Perhaps there is no better evidence of structuring than the album’s most gorgeous instrumental track, “Roof Sailing” (an apt name for houseboat living), a simple looped acoustic guitar line with a bowed violin laid over the top and processed harmonica or harmonium, with some neat sounding synth washes and hiccuping electronics. These increase on a linear scale in both intensity and frequency until they reach a boiling point that marks the introduction of an underwater drum kit pounded with the ferocity of a killer whale. It has occurred to me while listening to Houseboat just how similar this album sounds to another evocative masterpiece, Appleseed Cast’s Low Level Owl. Both records are recorded similarly, with atmospherics far outweighing innate pop sensibilities. The shoo-in example for this comparison is “Still Drumming”, with its Sung Tongs era atonal acoustic guitars and underwater vocals, and climatic revelry of drums.

These nomenclature trends come in cycles, as we have already seen with “Crystal” and “Antlers” running their courses (culminating, and dying, in the obvious move of combining the two), but we will forever have The Antlers and Crystal Castles as postmarks on the twisting road of band naming. Sleep Whale will forever be the crème de la crème of the “Whales”. That is, until my band, Death Whale destroys them all.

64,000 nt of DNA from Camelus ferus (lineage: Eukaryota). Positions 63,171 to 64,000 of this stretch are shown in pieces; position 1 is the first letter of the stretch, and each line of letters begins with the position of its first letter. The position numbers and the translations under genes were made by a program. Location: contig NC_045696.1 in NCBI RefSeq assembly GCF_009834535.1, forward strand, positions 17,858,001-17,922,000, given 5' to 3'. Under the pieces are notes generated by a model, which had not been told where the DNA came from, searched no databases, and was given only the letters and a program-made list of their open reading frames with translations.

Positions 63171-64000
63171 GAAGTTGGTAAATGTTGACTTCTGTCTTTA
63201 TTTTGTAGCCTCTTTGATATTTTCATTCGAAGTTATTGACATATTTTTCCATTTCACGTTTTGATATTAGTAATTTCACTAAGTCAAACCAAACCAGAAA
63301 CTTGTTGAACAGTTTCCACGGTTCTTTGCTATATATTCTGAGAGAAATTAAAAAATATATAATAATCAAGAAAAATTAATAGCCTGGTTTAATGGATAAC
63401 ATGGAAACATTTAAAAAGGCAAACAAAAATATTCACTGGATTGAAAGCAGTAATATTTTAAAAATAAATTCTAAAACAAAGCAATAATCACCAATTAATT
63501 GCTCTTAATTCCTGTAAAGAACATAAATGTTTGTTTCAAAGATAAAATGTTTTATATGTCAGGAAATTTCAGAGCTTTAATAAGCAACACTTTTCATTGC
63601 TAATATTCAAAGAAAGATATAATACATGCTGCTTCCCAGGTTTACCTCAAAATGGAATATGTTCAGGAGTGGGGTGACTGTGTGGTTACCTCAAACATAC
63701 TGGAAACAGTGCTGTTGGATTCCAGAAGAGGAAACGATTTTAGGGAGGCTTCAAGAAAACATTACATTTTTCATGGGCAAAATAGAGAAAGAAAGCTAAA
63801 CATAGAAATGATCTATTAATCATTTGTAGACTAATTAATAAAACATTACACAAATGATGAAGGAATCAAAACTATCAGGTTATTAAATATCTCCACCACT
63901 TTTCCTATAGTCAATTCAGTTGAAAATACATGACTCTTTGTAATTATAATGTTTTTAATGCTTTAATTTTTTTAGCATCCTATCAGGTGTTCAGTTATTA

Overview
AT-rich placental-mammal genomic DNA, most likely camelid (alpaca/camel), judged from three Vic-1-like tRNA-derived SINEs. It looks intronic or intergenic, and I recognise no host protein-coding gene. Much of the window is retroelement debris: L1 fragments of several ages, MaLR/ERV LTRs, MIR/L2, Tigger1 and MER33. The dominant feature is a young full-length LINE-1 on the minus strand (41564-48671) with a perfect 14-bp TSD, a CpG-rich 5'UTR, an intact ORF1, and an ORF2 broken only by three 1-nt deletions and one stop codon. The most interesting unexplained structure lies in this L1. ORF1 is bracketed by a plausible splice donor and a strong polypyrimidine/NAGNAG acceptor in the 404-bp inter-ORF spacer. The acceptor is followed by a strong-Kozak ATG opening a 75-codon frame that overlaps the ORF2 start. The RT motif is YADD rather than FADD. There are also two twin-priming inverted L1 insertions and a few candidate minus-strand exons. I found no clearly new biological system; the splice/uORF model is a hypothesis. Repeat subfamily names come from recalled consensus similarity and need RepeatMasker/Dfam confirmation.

Ryan H.

Monday, November 23, 2009

Adelyn's pick of the month: Themselves

Crownsdown (10.09, anticon)

For: Subtle, Boom Bip, Cannibal Ox

Byline: Guess who's Back? Jeffrey 'Jel' Logan and Adam 'Doseone' Drucker erect a teetering monument to fallen hip-hop heroes.

Both Jel and Doseone are elder statesmen in the world of left-field/avante-garde hip-hop, and this being their 10 year anniversary, the duo known as themselves pen a fitting and nostalgic look back at the artform that some claim the anticon imprint saved or ruined for the whole world. Not considering myself a hip-hop purist, I have always been thrilled by Themselves experimental tendencies. Doseone's hyper-kinetic, polyrhythmic, totally cryptic, nasally raps and Jel's genre-mashing soundscapes that lets tracks wander instead of jumping down your throat. With Crownsdown I am not saying the script has been flipped, but there are certainly more indicators that point this album back to hip-hop's golden age than to the blurry line of I-have-no-idea-what-to-call-this anticon artistry. Stylistic nods abound, from the yes-ya'lls of Rakim to the aggressive braggadocio of Wu-Tang Clan to the already nostalgic nod of Dax Pierson's auto-tuned voice on "You Ain't it". Drucker's takes on a million different characters at once, from his multi-layered high nasal free association sing-song melodies to the snarling M.C who throws down threats, come ons, and bewildering non-sequiturs. There is a legion of voices and personas within Drucker's stage-personna, each taking equal turns at bat.These delightful discoveries of hip-hop evolution are not hidden in the details like in albums past, instead these self-evident head nods slap you right in the face.